Changes in argument structure in Early Modern English with special reference to verbs of DESIRE: A case study of lust
In Old and Middle English, several verbs of desire could be found in impersonal constructions, a type of morphosyntactic pattern which lacks a subject marked for the nominative case controlling verbal agreement. The impersonal construction began to decrease in frequency between 1400 and 1500 (van der Gaaf 1904; Allen 1995), a development which has been recently investigated from the perspective of the interaction between impersonal verbs and constructional meaning by Trousdale (2008), Möhlig-Falke (2012) and Miura (2015). This paper is concerned specifically with the impersonal verb lust (< ME lusten) as a representative of Levin’s (1993) class of verbs of desire, some of which developed into prepositional verbs in Present-day English. The main aim here is to explore the changes undergone by lust during the two centuries after it ceases to appear in impersonal constructions, as well as to reflect upon some of the possible motivations for such changes. The data are retrieved from Early English Books Online Corpus 1.0, a 525-million-word corpus, and the examples are analysed manually paying attention to the range of complementation patterns documented in Early Modern English (1500–1700).
Allen, Cynthia L. 1986. Reconsidering the history of like. Journal of Linguistics 22/2: 375–409.
Allen, Cynthia L. 1995. Case Marking and Reanalysis: Grammatical Relations from Old to Early Modern English. Oxford: Clarendon Press.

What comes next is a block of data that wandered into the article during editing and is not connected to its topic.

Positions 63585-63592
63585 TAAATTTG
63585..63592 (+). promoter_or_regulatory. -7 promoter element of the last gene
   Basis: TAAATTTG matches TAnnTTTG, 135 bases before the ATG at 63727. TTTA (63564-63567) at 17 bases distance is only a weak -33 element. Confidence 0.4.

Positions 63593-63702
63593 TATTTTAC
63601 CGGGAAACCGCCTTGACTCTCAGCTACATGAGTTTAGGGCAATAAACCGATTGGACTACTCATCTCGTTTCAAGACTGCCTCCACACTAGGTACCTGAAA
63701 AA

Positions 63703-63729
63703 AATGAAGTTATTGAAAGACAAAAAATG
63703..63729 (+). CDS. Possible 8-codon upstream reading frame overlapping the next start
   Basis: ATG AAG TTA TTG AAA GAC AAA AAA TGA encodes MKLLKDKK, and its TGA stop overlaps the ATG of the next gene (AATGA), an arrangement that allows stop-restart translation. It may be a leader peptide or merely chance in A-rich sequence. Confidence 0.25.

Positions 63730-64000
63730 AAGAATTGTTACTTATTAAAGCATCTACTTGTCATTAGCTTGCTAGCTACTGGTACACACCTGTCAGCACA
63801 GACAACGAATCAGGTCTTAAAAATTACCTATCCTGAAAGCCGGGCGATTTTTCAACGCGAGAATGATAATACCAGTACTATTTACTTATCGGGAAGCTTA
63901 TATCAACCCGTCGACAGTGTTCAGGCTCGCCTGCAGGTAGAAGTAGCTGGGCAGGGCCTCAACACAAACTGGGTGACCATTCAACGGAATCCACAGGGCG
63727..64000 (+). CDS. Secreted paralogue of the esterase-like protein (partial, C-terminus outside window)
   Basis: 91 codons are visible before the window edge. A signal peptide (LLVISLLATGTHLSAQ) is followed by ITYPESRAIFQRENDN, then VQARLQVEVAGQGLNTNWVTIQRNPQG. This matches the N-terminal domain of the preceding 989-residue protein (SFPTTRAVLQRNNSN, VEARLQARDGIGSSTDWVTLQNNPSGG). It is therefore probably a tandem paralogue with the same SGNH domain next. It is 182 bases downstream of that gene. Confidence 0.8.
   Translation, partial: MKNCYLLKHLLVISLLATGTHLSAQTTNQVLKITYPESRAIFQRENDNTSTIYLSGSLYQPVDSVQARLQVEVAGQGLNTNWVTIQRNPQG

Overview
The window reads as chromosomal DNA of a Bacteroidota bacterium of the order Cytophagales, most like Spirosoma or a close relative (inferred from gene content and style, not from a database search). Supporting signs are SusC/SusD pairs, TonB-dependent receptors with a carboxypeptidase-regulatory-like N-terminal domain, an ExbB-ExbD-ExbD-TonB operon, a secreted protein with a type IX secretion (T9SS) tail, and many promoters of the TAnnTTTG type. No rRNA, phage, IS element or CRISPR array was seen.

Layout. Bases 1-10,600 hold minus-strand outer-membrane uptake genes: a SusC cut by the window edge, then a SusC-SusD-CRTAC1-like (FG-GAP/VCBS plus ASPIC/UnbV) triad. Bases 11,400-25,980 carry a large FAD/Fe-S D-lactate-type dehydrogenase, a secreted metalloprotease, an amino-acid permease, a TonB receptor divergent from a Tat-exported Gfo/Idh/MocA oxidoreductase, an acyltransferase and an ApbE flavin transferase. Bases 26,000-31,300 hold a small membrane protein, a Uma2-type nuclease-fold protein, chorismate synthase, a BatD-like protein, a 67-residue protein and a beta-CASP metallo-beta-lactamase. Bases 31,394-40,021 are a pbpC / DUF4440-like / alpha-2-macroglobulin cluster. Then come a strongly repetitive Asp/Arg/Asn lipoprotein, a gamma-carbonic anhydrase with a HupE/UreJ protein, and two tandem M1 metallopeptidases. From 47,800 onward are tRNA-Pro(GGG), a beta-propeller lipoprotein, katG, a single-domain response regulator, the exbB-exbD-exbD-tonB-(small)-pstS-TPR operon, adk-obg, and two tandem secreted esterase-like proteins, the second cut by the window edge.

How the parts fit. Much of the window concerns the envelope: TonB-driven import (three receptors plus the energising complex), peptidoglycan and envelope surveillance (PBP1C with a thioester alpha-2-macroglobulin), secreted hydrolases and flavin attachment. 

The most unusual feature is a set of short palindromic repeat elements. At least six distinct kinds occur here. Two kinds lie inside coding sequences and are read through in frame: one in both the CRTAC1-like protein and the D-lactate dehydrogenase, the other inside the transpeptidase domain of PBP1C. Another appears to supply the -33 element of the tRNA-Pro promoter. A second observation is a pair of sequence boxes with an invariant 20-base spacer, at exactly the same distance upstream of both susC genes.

Anthony, Laurence. 2019. Antconc (version 3.5.8). Tokyo, Japan: Waseda University. https://www.laurenceanthony.net/software/antconc/
Barber, Charles. 1997. Early Modern English (second edition). Edinburgh: Edinburgh University Press.
Bybee, Joan. 2010. Language, Usage and Cognition. Cambridge: Cambridge University Press.
Croft, William. 1991. Syntactic Categories and Grammatical Relations: The Cognitive Organization of Information. Chicago: University of Chicago Press.
Dowty, David R. 1991. Thematic proto-roles and argument selection. Language 67/3: 547–619.
Early English Books Online Corpus 1.0, compiled by Peter Petré. 2013. https://lirias.kuleuven.be/handle/123456789/416330
Elmer, Willy. 1981. Diachronic Grammar: The History of Old and Middle English Subjectless Constructions. Tübingen: Niemeyer.
Fischer, Olga and Frederike C. van der Leek. 1983. The demise of the Old English impersonal construction. Journal of Linguistics 19/2: 337–368.
Fischer, Olga, Ans van Kemenade, Willem Koopmann and Wim van der Wurf. 2000. The Syntax of Early English. Cambridge: Cambridge University Press.
Görlach, Manfred. 1993. Introduction to Early Modern English. Cambridge: Cambridge University Press.
Hopper, Paul J. and Sandra A. Thompson. 1980. Transitivity in grammar and discourse. Language 56/2: 251–299.
Jespersen, Otto. 1961. A Modern English Grammar on Historical Principles. Part III: Syntax (Second Volume) (second edition). Copenhagen: Ejnar Munksgaard / London: George Allen and Unwin.
Levin, Beth. 1993. English Verb Classes and Alternations: A Preliminary Investigation. Chicago: University of Chicago Press.
Lexico’s Dictionary. https://www.lexico.com/en
Lightfoot, David W. 1979. Principles of Diachronic Syntax. Cambridge: Cambridge University Press.
McCawley, Noriko A. 1976. From OE/ME ‘impersonal’ to ‘personal’ constructions: What is a ‘subject-less’ S? In Sanford B. Steever, Carol A. Walker and Salikoko S. Mufwene eds. Papers from the Parasession on Diachronic Syntax. Chicago: Chicago Linguistics Society, 192–204.